Lobbyists for the U.S. agriculture industry and major business groups are descending on Havana, hoping to leverage President Barack Obama’s historic trip to Cuba to advance their interests on the island.
Obama is traveling to Cuba from March 20 to 22, the first time a sitting U.S. president will visit the island in 88 years. The trip comes more than a year after Obama’s December 2014 announcement that the United States would reestablish diplomatic relations with Cuba.
Without congressional action to repeal the embargo – which is unlikely to happen during an election year – lobbyists are using the highly publicized trip to promote the economic benefits of restoring commercial ties with the island nation. They were in contact with administration officials for weeks before the trip, handpicking Cuban business owners to attend White House-planned entrepreneurship events, and connecting local entrepreneurs with U.S. companies looking to forge deals or collaborate on projects.
“We’re really excited about this trip because we think it gives us a major shot in the arm to Congress needing to act on this,” said James Williams, a Democratic political strategist and head of the lobbying coalition Engage Cuba. “The more we talk about it, the more it’s in the news, the better the chances are in Congress.”
Engage Cuba was formed last year to push Congress and the administration to loosen travel, trade and other restrictions between the United States and Cuba. Its members and partners include the National Association of Manufacturers, Choice Hotels, Comcast NBC Universal and P&G.
Williams said leaders of the group were in close contact with White House staff before the trip, and flagged individuals with whom they hoped the president would meet. For example, they pitched Ruben Valladares, the owner of Havana printing business Adorgraf, which is partnering with Pennsylvania-based packaging company Commonwealth (the family business of one of Engage Cuba’s employees). The companies jointly created reusable bags embossed with the saying, “Packaged for a Better Future,” designed specifically for the president’s visit. Valladares planned to present the bag to the president during an event organized by the White House.
The message, Williams said, is that normalization allows U.S. and Cuban businesses to work together to share access to materials and best practices.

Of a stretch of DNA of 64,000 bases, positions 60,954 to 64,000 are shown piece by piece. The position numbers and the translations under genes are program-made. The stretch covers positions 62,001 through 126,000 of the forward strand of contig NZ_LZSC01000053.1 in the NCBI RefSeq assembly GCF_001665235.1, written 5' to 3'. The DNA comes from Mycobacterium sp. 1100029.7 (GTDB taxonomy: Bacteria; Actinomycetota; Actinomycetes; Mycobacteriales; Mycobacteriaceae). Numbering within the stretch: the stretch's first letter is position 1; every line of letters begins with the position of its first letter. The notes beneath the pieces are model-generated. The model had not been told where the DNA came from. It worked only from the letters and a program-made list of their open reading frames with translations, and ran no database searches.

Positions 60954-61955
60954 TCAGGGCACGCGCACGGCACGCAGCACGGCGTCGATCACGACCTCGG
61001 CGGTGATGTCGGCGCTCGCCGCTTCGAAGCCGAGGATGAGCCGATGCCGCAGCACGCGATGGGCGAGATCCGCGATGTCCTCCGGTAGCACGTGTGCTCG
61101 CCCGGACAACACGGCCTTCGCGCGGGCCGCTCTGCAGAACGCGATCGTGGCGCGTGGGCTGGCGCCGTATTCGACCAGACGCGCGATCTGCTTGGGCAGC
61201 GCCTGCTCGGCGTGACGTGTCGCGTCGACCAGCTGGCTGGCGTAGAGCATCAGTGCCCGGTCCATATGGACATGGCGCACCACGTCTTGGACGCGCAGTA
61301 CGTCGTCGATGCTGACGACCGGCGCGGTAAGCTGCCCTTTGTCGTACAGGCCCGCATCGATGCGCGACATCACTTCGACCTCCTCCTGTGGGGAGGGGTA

Williams traveled with the chief executive of Stonegate Bank, which recently began offering customers a debit card that can be used in Cuba; the head of the advocacy group Cuba Now; and the chair of Engage Cuba’s business council.
They arranged media tours for journalists to meet with Cuban artist Michel Mirabal, known for his paintings of U.S. and Cuban flags, in his studio.
Lobbyists at Akin Gump, the nation’s largest lobbying firm, also traveled to Havana with representatives of half a dozen agriculture industry groups and companies including Kansas Wheat, Illinois Soy, Sun-Maid and Cargill.
They are working to advance an agreement between the U.S. and Cuban agriculture industries to promote two-way trade, production, investments, supply chain, farmer training and research and development.
Under current law, the U.S. can sell food to Cuba, one of the few exceptions to the trade embargo. However, it must be paid for in cash rather than credit, and U.S. farm groups have long argued that allowing credit-based transactions would help them compete with other countries that do extend credit to Cuba.
Last year, Akin Gump created a new practice group dedicated to advising companies looking to do business in Cuba.
“With the president’s visit, this is a launching point,” said Devry Boughner Vorwerk, a lobbyist at Akin Gump who leads the U.S. Agriculture Coalition for Cuba, comprised of more than 100 agriculture industry groups and companies. “It will significantly change the commercial relationship between the U.S. and Cuba and with companies. Engagement builds the confidence of investors and those that want to trade with Cuba.”